It’s been quite a journey for me, working on the TIDE Project. It’s a new mode of thinking, one that relies on so much more than instinct or opinion. It relies on research, care, diligence and an ability to spot patterns. When I think about what has shaped my thinking on migration and how that has formed a worldview for me as a British-born citizen of South Asian descent, often I’m left with this feeling of precariousness. Immigration seems precarious. My citizenship feels precarious. Our sense of history is precariously retold. Often from the wrong gaze. How do I even begin to shape my thoughts on what impact migration had on Britain and on Britain’s view of identity, its own and that of people around the world.
For years this idea of precariousness has been shaping my work in a multitude of ways. I’ve been absorbing myself in the voices of British people of colour, migrant voices writing about the UK today to try and understand what we understand as multicultural Britain. The work, while it has been successful, certainly with the book of essays, The Good Immigrant, has often meant I’ve been put forward for opportunities better suited to what one might obliquely refer to as a public intellectual. I’m hardly one of those. I’m just a nerdy kid from a London suburb whose life has been shaped and changed and remoulded by key instances of racism that reminded me of my own precariousness.
At Hay Festival, I found myself pitted alongside Laura Bates (of the Everyday Sexism Project) against David Aaronovitch and Jodie Ginsberg of Index On Censorship in what became a discussion around free speech and whether with it came a sense of responsibility. Or whether, as one person once tweeted me, free speech meant that people could approach me in the street and be racist to my face, because free speech. While I don’t consider myself someone who thinks about limiting free speech, I certainly think about the right to critique, push back, respond, find something objectionable or even wrong, lost in these conversations, as less relevant than a person’s right to say whatever the hell they want.
I want us to think about the responsibility and power of words.
I remember being approached to be on a debate panel about something I felt was utterly offensive and wrongheaded and in fact meant we could never have a nuanced and impactful conversation about racism in Britain, because we were still stuck on such biliously polar opposite parameters. The organiser was quick to remind me that ‘offence was subjective’. I replied that of course it is, but that didn’t give them a get out of jail free card in discussing what I was offended by. I invited a conversation. Only to be made to feel silly for feeling a feeling in the first place.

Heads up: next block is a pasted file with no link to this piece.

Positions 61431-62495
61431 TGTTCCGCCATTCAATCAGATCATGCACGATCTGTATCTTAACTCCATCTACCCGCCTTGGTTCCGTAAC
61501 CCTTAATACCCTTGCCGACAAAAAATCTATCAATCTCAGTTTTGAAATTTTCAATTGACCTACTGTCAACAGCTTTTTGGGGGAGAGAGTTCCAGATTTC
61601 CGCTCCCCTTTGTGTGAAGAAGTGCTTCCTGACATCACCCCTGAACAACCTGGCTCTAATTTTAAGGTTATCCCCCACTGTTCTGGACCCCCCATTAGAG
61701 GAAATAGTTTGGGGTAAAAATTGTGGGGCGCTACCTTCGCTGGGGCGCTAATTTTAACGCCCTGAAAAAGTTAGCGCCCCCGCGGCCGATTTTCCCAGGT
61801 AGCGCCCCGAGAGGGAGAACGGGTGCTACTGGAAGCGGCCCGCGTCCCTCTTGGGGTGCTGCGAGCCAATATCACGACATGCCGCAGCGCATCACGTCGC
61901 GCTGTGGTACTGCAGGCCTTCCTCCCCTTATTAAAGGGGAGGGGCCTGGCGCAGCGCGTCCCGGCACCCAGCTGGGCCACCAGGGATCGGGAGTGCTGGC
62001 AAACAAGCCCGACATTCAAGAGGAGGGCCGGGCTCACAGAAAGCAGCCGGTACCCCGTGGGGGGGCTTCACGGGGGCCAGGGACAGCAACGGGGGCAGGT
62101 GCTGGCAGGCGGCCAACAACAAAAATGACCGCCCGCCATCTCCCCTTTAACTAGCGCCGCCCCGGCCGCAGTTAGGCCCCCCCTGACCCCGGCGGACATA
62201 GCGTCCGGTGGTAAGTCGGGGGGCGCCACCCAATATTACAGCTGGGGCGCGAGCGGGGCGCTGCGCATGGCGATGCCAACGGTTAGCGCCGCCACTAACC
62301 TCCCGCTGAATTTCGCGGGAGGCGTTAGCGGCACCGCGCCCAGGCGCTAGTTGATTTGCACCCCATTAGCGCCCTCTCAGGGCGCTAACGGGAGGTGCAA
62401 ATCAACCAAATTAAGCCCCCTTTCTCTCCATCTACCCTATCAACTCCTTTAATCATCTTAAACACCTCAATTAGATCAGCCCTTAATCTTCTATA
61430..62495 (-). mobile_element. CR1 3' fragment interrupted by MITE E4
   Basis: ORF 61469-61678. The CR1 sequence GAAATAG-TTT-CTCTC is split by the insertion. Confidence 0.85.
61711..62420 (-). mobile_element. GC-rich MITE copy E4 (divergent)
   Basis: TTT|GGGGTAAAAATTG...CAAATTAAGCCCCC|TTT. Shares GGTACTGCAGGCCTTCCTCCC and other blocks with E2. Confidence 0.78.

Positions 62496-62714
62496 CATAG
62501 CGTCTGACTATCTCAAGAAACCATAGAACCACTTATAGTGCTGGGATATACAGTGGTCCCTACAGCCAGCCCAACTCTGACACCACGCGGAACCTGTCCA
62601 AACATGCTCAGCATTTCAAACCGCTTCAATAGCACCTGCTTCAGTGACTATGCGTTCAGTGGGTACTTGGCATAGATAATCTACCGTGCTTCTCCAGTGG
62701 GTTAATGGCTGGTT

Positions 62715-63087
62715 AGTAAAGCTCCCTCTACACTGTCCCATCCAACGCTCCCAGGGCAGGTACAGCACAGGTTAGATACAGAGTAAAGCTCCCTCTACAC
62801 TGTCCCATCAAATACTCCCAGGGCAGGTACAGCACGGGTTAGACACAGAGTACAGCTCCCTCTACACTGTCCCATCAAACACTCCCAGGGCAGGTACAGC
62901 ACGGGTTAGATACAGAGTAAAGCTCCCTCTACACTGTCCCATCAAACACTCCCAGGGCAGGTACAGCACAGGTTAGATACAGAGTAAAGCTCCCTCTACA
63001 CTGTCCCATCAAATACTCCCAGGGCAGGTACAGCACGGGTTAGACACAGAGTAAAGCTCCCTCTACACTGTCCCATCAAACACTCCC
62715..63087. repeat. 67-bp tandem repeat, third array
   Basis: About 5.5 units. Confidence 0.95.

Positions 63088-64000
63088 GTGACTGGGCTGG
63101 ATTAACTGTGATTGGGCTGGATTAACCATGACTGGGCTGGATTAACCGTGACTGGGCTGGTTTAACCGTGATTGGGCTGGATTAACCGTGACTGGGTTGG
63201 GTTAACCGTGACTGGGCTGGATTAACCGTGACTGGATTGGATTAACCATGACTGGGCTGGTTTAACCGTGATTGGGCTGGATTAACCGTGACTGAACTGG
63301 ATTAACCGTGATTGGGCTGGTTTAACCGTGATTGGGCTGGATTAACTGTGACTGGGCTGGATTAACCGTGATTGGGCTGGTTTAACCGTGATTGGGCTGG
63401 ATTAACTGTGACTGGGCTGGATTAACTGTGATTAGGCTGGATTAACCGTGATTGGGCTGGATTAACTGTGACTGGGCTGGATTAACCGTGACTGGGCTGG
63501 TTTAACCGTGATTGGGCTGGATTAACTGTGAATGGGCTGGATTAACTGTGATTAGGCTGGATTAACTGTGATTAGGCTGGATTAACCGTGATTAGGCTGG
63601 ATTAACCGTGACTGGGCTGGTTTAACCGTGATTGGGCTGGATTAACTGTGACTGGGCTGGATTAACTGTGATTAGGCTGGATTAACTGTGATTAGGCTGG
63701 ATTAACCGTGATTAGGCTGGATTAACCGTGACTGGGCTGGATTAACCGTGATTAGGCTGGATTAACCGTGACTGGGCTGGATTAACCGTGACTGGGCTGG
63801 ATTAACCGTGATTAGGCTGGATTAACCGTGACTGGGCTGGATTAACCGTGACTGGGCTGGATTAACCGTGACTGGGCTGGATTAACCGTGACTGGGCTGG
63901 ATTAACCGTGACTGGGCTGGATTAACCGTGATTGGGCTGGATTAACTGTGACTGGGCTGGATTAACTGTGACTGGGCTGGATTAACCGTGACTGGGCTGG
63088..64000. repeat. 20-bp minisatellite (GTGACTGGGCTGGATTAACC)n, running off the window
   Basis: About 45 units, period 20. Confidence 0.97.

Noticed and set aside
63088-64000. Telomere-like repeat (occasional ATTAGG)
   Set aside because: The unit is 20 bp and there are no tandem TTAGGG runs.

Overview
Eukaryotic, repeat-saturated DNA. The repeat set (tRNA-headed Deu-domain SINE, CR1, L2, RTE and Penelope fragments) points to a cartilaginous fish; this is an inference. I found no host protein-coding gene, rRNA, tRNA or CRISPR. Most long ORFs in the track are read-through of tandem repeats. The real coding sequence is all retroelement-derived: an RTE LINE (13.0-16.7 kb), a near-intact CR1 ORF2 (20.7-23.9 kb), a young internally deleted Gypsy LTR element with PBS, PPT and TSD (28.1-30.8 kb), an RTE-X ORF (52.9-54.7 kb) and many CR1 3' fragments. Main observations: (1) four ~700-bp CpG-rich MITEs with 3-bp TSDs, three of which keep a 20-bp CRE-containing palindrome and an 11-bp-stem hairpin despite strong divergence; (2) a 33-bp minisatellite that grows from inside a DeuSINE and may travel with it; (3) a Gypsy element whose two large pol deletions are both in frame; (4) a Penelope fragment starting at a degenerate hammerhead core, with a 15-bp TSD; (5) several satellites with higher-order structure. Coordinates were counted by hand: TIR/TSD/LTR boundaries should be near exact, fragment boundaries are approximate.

We hear a lot about the need for civilised debate. We must debate these things civilly.
The problem is, I can’t debate these things civilly. I’m angry. And while it’s easy to dismiss me as an angry ethnic who cares more about feelings than facts, well, I’m angry. And you will hear me.
Because what have we learned about the world, through centuries of movement, what have we told ourselves about identity, if we cannot give people a space to live, free of debate, hate speech or even being made to feel like their offence is their problem.
All these things were swimming around my head when I was approached to be a writer in residence for TIDE. But how to give this discombulation focus and proper rigorous academic insight?
A conversation with Nandini and the TIDE research team led me down an interesting path I had never considered before. When I said that I was angry. I felt angry and this meant I wasn’t up for civil debate, one of the researchers said that this had a long history in colonialism and the idea of the angry ethnic vs civilised debate by public intellectuals could be linked directly to colonial ideas of the barbaric savage vs the civilised gentleman of the Empire.
A day later and I was furnished with heaps of research on the subject. Key investigations into where words like civilised, and savage, and barbaric have been used in texts throughout history and what impact these have had on the subjects of the words. And now the project has focus and I know exactly what I want to add to it, and with all this research, am excited to continue working with these post-doc researchers who have helped me to tether this cluster of thoughts to something tangible and rooted in a history I’ve known the broad strokes of, but now have the research to back it up. Watch this space: some new work is coming.
Nikesh Shukla's The Good Immigrant USA is out in USA from 19th February and the UK from 7th March. For the terms Nikesh mentions above, see TIDE's Open Access publication, TIDE: Keywords.